The Cold Boy is a boy who is cold. He's the Fear representation of isolation, and he goes after people who are currently isolating themselves. He makes sure they're as cold and isolated as possible. I have trouble writing about him.
Honestly, I just.. don't get how a little boy who's always too cold is supposed to represent the fear of isolation. Now, The Wooden Girl represents the fear of abuse and control, as she's a marionette, and marionettes are obviously something you control. The slender man is the fear of strangers and, arguably, trees. The slender man is a faceless man in a business suit; you can't get more "stranger" than that. The Archangel-- okay, I have problems with The Archangel, as it is, but I'll get to him later. The Blind Man is an old blind man representing the fear of.. memory loss. And old guys lose their memory a lot, I guess! I'll get to him later as well. EAT is.. a lot of things, and I'm still working on her, but it can be seen as the fear of drowning in your obsessions, and EAT is water, so.. yeah. The Dying Man, I actually fully get him, as vague as he is. He represents a very vague concept, the fear of death, the fear of being abused, the.. well, there's some overlap with The Wooden Girl, but this is a different facet of being abused. The Wooden Girl is the fear of the abuser; The Dying Man is the abused's fear of themselves.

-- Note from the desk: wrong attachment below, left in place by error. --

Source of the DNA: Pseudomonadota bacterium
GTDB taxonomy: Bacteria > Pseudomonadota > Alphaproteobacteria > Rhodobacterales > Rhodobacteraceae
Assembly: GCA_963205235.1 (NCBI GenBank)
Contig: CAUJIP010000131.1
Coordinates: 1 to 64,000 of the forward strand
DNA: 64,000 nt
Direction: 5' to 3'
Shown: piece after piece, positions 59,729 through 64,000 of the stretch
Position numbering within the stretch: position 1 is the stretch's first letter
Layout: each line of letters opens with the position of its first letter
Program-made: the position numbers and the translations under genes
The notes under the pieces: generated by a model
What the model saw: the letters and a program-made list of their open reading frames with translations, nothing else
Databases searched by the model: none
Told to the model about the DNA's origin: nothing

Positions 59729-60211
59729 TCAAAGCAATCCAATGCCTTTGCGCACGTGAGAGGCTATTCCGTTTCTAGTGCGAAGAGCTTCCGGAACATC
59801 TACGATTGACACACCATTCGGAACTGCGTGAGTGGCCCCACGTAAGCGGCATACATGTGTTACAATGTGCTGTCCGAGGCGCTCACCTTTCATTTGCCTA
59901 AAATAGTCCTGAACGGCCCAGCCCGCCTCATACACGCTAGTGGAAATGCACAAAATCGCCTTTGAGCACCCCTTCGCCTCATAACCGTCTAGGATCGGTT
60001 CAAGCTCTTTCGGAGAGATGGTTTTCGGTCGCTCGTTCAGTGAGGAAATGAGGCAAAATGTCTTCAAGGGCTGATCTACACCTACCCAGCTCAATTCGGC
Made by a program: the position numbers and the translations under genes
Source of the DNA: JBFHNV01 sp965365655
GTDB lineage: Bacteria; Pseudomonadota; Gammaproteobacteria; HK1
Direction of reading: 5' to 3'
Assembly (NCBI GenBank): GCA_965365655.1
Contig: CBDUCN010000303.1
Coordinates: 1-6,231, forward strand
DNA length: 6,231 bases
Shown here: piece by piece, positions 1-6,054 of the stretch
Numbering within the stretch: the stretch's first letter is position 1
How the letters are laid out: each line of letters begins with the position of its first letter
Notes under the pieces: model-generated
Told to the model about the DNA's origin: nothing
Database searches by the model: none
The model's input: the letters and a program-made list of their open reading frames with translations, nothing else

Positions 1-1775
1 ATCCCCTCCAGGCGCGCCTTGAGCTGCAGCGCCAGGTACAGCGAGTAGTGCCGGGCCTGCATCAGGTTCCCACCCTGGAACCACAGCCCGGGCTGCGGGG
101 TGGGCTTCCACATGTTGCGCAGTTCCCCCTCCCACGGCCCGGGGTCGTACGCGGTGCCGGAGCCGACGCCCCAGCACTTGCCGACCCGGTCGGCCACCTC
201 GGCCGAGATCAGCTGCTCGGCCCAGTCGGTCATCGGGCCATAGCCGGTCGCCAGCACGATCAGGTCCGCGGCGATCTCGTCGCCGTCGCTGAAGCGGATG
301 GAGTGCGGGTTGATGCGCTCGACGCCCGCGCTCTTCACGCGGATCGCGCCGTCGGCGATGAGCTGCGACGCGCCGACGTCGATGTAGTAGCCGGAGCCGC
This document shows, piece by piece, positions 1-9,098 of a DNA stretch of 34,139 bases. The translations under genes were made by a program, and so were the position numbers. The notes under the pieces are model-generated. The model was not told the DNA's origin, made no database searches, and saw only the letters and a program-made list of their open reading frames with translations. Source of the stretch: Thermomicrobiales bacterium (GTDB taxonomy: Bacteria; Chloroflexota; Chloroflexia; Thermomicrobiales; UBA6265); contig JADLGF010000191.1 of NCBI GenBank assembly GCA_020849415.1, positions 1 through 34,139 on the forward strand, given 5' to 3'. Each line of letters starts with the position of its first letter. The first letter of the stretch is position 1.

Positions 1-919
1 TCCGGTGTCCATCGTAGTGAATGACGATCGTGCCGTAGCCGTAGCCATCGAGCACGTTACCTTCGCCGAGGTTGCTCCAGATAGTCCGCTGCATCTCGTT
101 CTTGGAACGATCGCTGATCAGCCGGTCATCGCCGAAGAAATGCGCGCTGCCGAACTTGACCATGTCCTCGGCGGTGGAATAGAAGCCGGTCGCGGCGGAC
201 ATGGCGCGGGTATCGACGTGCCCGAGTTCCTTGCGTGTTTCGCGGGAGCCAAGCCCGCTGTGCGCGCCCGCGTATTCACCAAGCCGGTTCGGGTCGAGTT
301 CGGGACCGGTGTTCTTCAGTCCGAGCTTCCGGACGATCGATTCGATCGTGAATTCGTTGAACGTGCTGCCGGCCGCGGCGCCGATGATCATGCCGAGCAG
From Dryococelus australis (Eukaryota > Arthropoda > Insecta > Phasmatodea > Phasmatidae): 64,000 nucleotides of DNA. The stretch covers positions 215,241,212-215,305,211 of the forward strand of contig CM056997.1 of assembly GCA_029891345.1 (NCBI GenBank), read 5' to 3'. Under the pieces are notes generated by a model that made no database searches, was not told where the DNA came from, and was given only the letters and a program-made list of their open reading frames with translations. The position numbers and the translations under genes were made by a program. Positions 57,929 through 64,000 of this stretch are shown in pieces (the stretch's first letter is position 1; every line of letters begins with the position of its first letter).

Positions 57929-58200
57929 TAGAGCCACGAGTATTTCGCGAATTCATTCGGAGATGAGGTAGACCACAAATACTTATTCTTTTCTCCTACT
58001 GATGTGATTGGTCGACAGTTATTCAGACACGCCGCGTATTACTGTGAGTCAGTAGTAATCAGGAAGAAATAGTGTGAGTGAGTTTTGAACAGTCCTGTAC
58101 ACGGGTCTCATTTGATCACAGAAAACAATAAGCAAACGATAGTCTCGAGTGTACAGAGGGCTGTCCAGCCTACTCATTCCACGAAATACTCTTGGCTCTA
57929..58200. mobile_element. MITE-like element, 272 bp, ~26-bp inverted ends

My point is that some Fears are easier to write than others because they represent their concept very well. A little boy who's always too cold seems more to me like a fear of commitment, a fear of strange little boys on the street.
I had an idea last night, actually, for an interpretation of The Cold Boy. Basically, mix him with The Quiet. No more cold little boy, instead give a foreboding sense of sheer nothing. And you just know that, with this nothing, there will be complete isolation. Maybe have a nursery rhyme motif of foreshadowing the oncoming storm of nothing.
Old King Cole was a merry old soul
And a merry old soul was he.
So he called for his pipe,
And he called for his bowl,
And he called for his fiddlers three.
Now yes, that isn't exactly foreshadowing pure nothingness, but it'd be symbolic. This is the fear of isolation, not the fear of nothing. The fear of isolation would be represented by absolute nothing. And then all you'd need to do is shift the focus from "EVERYTHING TO NOTHING" to "Concentrated bursts of nothing that will eat individual people up and isolate them from everything."
Hell, The Empty City could easily cover this.